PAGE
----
Affiliation with GGWO is a voluntary relationship of mutual trust. GGWO encourages and respects the autonomy of the local church. Each church is free to remove itself from affiliation with GGWO. Following the Lord’s will in matters of affiliation will result in blessings and rewards.

If a local church considers itself affiliated with GGWO, there must be some accountability to GGWO to ensure that people's trust is not violated. This accountability directly involves those men ordained and licensed by GGWO. This is carried out through the GGWO Affiliation Council and Ordination Board. These two boards have no authority over other individuals in the affiliated congregations. (Please consult the GGWO Affiliation Handbook and Ordination Handbook.)

Freedom in Godly Relationships

A pastor who plants and develops a church, and then leaves to minister in another area, will probably continue to hold a special place in the hearts of people in that congregation. He should honor the new pastor’s position and the autonomy of the local church and, at the same time, be free to continue to minister to those in whom he has invested spiritually.

2. Fairness

Showing Impartiality in Church Governance

“I charge you in the sight of God, and Christ Jesus, and the chosen angels, that you observe these things without prejudice, doing nothing by partiality.” (1 Tim. 5:21) “My brothers, don't hold the faith of our Lord Jesus Christ of glory with partiality. …If you fulfill the royal law, according to the Scripture, ‘You shall love your neighbor as yourself,’ you do well. But if you show partiality, you commit sin, being convicted by the law as transgressors.” (James 2:1, 8-9) Church government should be executed in a way that shows respect toward all church members. While close relationships between members of a local church are the will of God, manifesting the love of God, those relationships should never degenerate into showing partiality. People in the church should be able to trust that problems are dealt with fairly and impartially.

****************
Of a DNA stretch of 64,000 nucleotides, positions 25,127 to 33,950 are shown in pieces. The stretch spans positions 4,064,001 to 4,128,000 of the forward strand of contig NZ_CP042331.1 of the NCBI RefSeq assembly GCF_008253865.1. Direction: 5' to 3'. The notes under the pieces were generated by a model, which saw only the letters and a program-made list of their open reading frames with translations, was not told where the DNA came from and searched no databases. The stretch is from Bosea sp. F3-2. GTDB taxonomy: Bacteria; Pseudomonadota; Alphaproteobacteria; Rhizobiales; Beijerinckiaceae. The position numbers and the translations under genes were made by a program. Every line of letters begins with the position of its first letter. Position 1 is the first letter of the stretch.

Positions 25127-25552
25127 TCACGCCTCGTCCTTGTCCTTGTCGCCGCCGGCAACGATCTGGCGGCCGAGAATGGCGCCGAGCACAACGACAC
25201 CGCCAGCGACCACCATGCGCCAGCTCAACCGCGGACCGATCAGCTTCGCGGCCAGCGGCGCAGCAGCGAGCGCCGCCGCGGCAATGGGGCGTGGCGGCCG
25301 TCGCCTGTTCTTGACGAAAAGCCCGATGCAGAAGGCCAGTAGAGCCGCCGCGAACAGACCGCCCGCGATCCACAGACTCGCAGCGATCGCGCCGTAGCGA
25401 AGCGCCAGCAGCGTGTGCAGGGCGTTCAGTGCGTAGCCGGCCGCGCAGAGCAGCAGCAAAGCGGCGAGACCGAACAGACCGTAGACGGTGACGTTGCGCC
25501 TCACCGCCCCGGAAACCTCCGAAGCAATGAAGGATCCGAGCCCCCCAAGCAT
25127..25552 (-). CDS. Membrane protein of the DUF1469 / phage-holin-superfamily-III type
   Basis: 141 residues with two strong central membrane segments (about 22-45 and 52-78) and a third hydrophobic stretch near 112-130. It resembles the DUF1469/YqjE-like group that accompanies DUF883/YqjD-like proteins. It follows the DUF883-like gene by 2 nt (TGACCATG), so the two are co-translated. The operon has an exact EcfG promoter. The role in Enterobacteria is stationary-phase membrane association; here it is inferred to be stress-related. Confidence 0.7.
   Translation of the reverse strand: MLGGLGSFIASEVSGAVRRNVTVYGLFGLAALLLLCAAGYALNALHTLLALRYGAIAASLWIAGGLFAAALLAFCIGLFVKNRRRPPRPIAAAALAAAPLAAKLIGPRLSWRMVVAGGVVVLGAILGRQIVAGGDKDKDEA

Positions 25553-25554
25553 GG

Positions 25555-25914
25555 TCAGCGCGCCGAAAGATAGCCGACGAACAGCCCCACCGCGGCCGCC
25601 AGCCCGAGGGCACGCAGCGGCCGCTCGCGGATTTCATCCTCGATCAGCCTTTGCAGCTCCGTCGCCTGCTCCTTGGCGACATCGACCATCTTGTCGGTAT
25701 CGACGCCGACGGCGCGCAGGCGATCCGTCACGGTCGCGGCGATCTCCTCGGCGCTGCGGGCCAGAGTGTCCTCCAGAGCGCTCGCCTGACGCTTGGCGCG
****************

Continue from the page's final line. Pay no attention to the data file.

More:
Dealing with Problems in Church Leadership

Fairness means that problems are dealt with, not ignored. While there is abundant grace and forgiveness, certain issues should not be allowed to continue without a resolution. Church members should be able to trust their leaders. This means that any serious problem in the life of a leader (such as, abuses of authority, ongoing sins) must be dealt with. A church sends out mixed signals if it endorses a leader whose very life contradicts the church’s message.

Fairness toward the Accused

Also fairness must be practiced in the way that problems are dealt with. Paul’s strong exhortation (in 1 Timothy 5:21) instructs us to deal impartially with people who are in sin. There should be provisions in the church bylaws to deal with any worker, including the head pastor, if he is in sin.

Fairness extends also to the one being accused. Accusations should be specific enough that their truthfulness can be assessed. Vague, unverifiable accusations should not be received. Jesus said, “If your brother sins against you, go, show him his fault between you and him alone. If he listens to you, you have gained back your brother. But if he doesn't listen, take one or two more with you, that at the mouth of two or three witnesses every word may be established.” (Matt. 18:15-16) These verses teach that there must be due process. There must be evidence based upon impartial investigation. Both sides in a conflict should be heard.

Dealing Fairly with Complaints

Congregation members should know how to handle complaints they have with those in leadership. The member has the right to go first to the leader or leaders involved. If he is not satisfied, he can go to the senior pastor. If he is still not satisfied, he has the right to take the matter to the elders of his church. Even if his complaint is not considered valid, the church member should be able to trust that his complaint is handled with respect.

Fairness in Restoration

There should also be fairness and impartiality exercised in the restoration of a church member or church leader who has fallen into sin. Restoration of a leader into an office should be based upon trust. Therefore, that restoration is not automatic upon repentance. Restoration into fellowship should be based on forgiveness, once the issues have been dealt with. The guilty one should know what the expectations are for him to be received into full fellowship, if that fellowship has been broken.

Biblical Foundation for Avoiding an Individual